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Argentina Won't Cry for Henman

South American nation's Coria and Gaudio advance to French men's final.

June 05, 2004|Lisa Dillman | Times Staff Writer

PARIS — It had been a run of delicious incongruity here, watching Tim Henman travel to a place no other British male had been during the Open era of tennis.

The man often called Timbledon -- who will be holding the rapt attention of the British public, serving and volleying, at Wimbledon later this month -- had been knocking clay off his shoes and knocking various clay-court experts out of the way at Roland Garros.

And, for a set and a half Friday at the French Open, Henman looked to be on his way to an even more incredible feat. He led the newly anointed King of Clay, Guillermo Coria of Argentina, by a set and a service break.

Suddenly, his weird, wild ride turned perilous.

Henman dropped 13 consecutive games. Then, just as Coria seemed ready to assume his place in the French final against his countryman Gaston Gaudio, Henman revived, won five consecutive games and served for the fourth set at 5-4.

Henman faltered at the edge, though, and lost the final four games. The No. 3-seeded Coria defeated No. 9 Henman, 3-6, 6-4, 6-0, 7-5, in 2 hours 47 minutes. He will face Gaudio in an all-Argentine final, a first for the nation.

Gaudio defeated another countryman, No. 8 David Nalbandian, 6-3, 7-6 (5), 6-0, in the other semifinal, rallying from a 1-5 deficit in the second set.

The Coria-Henman match had the greater marquee value. There was support for both from the French public. Fans gave Henman a loud ovation as he left the stadium, saluting his brave showing -- brave being the British word for close-but-not-quite.

Rain caused a short delay at the start of the match, which Henman joked about when he was asked if the slower conditions hurt his attacking game.

"I was concerned that I was going to get blamed for the weather here because I feel at times I get blamed for the weather at Wimbledon," he said.

"You know, 'ifs' and 'buts' and 'maybes,' it really doesn't interest me. He was better than me today, and that's the bottom line."

Henman had lost the first two sets in two of his other matches here and saved a match point in one. He had never gone past the third round at Roland Garros, but that seemed long forgotten.

Henman played nearly perfect tennis in the first set and a half, leading, 6-3, 4-2, hitting his forehand with pace and volleying with precision. His plan was a textbook in how to keep an opponent guessing. Coria was visibly unnerved, having not lost a set here before the semifinal.

When his service was broken at 30 in the eighth game of the first set, Coria smashed and broke his racket.

But when Henman's level dipped, Coria took advantage.

"It's the very fine line between obviously being very aggressive and very, very consistent," Henman said. "My level dropped fractionally and then that gave him a chance to pick up his level. I got a little bit caught when I felt like I'd started to miss a few shots.... When you've lost a run of games, it's very difficult to tell yourself to take more risks because you want to turn things around."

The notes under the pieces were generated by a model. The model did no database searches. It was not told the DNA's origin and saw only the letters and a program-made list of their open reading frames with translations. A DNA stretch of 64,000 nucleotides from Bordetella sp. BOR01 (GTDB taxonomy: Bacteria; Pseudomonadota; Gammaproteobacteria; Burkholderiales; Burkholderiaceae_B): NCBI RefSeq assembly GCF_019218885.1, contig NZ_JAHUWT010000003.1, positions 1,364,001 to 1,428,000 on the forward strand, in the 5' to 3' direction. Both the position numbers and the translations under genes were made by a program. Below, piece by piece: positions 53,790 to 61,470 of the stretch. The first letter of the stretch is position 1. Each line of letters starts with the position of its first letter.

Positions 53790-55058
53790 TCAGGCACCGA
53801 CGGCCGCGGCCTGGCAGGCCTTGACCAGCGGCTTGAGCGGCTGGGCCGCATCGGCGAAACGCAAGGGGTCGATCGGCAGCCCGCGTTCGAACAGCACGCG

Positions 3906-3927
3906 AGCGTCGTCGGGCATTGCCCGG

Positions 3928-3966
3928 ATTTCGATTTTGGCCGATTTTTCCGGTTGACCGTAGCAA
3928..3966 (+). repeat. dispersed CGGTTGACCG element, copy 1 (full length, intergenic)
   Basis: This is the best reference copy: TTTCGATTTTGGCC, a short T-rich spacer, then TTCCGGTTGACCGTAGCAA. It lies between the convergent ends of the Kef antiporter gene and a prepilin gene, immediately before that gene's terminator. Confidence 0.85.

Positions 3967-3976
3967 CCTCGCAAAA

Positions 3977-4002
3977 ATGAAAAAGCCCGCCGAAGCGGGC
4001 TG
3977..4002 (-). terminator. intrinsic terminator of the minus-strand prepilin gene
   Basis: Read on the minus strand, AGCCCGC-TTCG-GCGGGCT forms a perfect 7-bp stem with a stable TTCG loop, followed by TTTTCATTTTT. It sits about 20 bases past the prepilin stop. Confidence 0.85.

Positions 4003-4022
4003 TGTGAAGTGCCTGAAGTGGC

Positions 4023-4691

Coria said he simply was not hitting the ball deep enough until the middle of the second set.

"He deserved to win the first set," Coria said. "If I hadn't changed the way I was playing, he probably would have won the second set and the whole match, in fact."

Unlike his opponent in the final, Coria carries a reputation. Gaudio will attempt to become the first unseeded player to win the French Open since Gustavo Kuerten of Brazil in 1997.

After beating Nalbandian, Gaudio broke down in tears as he sat in his courtside chair.

"I was thinking about all the effort that I have made, when I was a kid and all the dreams I got when I was playing tennis, I was thinking to be in the finals of the French Open," Gaudio said. "And now I am."

The Gaudio-Nalbandian semifinal was hit with a bit of quirky controversy. In the second-set tiebreaker, Gaudio, leading, 5-2, was allowed to serve to the wrong side. Neither player nor chair umpire Andreas Egli realized anything was wrong until after Gaudio won the point.

Egli properly ruled that the point stood and that the next one would be played from the correct side. Nalbandian objected and suggested that the umpire be changed. His request was rejected by the supervisor of umpires.

Nalbandian, who said he was suffering from a rib injury, said the umpire made "a very big mistake, like both of us."

Gaudio, however, recognized a bigger meaning in the moment.

"I mean, I made history, you know," he said of the error. "It's the first time it happened, something like that, in the French Open."

He could have been talking about himself and Coria.

*

AT A GLANCE

Today's women's final

* No. 6 Anastasia Myskina vs.

No. 9 Elena Dementieva

Sunday's men's final

* No. 3 Guillermo Coria vs.

Gaston Gaudio

Head-to-head: Coria leads, 3-1

2001: Vina del Mar, clay, final, Coria, 4-6, 6-2, 7-5.

2001: Buenos Aires, clay,

quarterfinal, Gaudio, 6-3, 7-6 (6).

2003: Buenos Aires, clay, semifinal, Coria, 6-3, 1-6, 6-3.

2003: Hamburg, clay, semifinal,

Coria, 6-3, 6-7 (3), 6-0.

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